Today, SBPC also released a blog shedding light on the dangers of Congress’s recent effort to further expand the Pell Grant Program to cover extra-short workforce training programs—particularly those at for-profit and entirely online programs. The blog also covers the ways that the updated bill could jeopardize the PSLF program and hinder President Biden’s efforts to support struggling student loan borrowers with the SAVE plan.  

SBPC has written at length on the dangers of the shady for-profit college industry and the growth of online EdTech companies known as Online Program Managers (OPMs). OPMs are for-profit companies that purport to help colleges expand their online course offerings. A growing body of evidence shows that OPMs use deceptive marketing and lofty, frequently hollow promises to drive students into massive debt for low-quality educational programs. 

In 2021, SBPC unveiled findings from an investigation that showed troubling partnerships between universities and OPMs offering short-term, non-degree granting credential programs referred to as “bootcamps” driving students into the risky shadow student debt market. These bootcamps are generally targeted toward students who are older or who have already entered other careers, and they regularly make lofty promises of high-paying jobs in the technology industry upon graduation. 

Last year, the Government Accountability Office released a report revealing the U.S. Department of Education is failing to meaningfully supervise the OPM industry despite clear warning signs of student harm. In response, SBPC, in partnership with the Century Foundation, urged the Consumer Financial Protection Bureau to step in to protect students. 

Most recently, as one of the largest players in the EdTech space, 2U, teeters on economic collapse, SBPC sounded alarms about the need for federal policymakers to have a plan in place to protect students if the company collapses.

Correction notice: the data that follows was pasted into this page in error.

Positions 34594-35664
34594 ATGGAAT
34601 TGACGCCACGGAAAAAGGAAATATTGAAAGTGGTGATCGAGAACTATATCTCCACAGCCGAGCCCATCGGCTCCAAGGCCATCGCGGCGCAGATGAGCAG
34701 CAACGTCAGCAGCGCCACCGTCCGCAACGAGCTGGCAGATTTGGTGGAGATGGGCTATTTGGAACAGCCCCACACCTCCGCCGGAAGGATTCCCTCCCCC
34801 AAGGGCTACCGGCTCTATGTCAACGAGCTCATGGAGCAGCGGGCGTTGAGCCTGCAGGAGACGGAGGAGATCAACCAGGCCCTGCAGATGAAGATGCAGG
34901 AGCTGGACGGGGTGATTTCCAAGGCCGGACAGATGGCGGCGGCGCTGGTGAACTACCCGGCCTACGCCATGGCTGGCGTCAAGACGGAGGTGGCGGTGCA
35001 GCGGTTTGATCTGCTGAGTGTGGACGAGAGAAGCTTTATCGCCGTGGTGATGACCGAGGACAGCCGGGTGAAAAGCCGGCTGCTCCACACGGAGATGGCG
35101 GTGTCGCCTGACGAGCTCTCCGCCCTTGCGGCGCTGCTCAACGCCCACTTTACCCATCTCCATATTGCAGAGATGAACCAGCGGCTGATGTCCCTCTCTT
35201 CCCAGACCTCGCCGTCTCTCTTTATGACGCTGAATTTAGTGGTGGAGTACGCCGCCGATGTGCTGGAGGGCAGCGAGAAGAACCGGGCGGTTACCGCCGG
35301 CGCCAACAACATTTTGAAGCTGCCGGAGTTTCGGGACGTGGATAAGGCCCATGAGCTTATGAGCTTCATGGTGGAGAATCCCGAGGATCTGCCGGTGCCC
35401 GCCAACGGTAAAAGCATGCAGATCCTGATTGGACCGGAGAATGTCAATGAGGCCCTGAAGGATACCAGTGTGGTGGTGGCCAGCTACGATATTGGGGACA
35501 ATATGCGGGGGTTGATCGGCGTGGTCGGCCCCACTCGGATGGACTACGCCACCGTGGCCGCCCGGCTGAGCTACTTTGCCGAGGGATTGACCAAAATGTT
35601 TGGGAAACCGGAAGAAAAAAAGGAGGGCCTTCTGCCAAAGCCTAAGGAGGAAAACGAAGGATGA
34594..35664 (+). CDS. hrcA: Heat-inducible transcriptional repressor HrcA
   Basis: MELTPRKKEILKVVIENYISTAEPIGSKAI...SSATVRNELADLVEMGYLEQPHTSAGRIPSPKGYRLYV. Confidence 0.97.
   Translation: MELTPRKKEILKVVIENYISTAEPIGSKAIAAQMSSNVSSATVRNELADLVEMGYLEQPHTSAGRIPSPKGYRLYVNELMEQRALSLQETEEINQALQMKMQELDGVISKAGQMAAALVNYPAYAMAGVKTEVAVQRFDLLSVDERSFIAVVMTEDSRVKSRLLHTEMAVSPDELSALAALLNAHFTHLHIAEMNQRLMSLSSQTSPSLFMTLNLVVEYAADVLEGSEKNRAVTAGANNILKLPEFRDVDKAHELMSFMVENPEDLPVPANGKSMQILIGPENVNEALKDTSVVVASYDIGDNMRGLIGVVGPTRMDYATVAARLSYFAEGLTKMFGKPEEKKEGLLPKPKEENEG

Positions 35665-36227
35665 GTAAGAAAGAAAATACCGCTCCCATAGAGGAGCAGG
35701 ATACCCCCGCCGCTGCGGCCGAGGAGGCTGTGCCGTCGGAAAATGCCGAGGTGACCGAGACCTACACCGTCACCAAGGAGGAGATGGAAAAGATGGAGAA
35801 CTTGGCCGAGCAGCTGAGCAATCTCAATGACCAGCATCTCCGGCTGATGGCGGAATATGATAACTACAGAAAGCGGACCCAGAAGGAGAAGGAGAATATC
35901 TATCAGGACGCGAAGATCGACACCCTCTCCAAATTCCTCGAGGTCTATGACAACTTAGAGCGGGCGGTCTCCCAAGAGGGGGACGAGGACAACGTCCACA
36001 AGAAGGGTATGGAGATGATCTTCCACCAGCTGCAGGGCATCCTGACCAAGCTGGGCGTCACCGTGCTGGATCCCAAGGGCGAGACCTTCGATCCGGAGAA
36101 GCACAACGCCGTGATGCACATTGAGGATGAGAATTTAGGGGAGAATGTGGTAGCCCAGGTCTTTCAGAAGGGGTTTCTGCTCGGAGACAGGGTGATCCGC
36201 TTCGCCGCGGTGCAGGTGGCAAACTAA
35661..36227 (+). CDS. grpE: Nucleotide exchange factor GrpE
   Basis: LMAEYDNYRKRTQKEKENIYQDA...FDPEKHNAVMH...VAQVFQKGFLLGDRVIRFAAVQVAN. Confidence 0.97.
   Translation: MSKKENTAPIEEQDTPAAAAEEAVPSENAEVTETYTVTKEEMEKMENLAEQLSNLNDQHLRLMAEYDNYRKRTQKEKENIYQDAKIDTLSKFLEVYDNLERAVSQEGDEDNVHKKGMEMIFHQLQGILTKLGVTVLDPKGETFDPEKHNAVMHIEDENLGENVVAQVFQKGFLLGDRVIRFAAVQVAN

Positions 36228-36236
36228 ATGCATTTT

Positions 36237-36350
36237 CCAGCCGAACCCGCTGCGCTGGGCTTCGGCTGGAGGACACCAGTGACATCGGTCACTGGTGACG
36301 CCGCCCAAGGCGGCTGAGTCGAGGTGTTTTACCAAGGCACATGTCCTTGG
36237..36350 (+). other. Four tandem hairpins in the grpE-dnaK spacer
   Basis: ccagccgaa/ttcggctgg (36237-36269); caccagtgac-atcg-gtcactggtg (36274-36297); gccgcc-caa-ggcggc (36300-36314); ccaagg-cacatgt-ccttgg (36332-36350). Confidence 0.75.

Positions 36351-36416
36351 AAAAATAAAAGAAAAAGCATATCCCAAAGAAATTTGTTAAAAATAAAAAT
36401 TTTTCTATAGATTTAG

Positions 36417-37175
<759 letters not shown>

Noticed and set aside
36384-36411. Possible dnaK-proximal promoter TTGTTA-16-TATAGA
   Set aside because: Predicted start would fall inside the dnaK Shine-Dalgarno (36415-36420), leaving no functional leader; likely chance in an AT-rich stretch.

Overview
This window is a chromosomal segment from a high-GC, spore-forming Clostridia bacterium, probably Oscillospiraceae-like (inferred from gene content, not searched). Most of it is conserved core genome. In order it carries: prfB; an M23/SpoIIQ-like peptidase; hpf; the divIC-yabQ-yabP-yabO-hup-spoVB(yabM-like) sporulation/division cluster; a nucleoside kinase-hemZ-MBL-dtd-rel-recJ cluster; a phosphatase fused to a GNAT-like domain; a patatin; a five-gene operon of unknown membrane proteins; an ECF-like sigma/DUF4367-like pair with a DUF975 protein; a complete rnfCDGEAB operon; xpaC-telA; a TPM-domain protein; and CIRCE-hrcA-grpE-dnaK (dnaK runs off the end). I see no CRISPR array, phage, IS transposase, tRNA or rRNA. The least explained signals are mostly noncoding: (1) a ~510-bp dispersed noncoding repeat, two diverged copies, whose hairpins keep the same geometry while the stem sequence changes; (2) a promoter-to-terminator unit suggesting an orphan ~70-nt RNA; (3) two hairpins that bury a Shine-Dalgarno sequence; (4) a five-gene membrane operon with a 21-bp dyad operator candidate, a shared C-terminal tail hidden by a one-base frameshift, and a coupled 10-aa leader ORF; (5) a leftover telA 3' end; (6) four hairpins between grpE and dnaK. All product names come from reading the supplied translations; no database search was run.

Further Reading

SBPC investigation on troubling partnerships between universities and OPMs to saddle students with dangerous student debt: Student Borrower Protection Center Investigation Uncovers that Public Colleges and Universities are Partnering with Unaccountable Contractors to Saddle Students with Dangerous “Shadow Student Debt”

SBPC blog on the need for holding OPMs accountable: With ED Asleep at the Wheel, the CFPB Must Protect Students from Out-of-Control Online Program Managers

Op-ed by SBPC Executive Director Mike Pierce on the risks of increased dependence on EdTech in higher education and workforce training: Government must act fast to protect students and colleges from Silicon Valley’s economic threat

SBPC blog on the need for federal education and consumer protection officials to take action to protect students as one of the largest OPMs heads towards a looming collapse: Students Should Not Bear the Financial Burden when Corporate Greed Shatters the Online Higher Education Market


About Student Borrower Protection Center

Student Borrower Protection Center (SBPC) is a nonprofit organization focused on eliminating the burden of student debt for millions of Americans. We engage in advocacy, policymaking, and litigation strategy to rein in industry abuses, protect borrowers’ rights, and advance racial and economic justice.

Learn more at or follow SBPC on Twitter @theSBPC.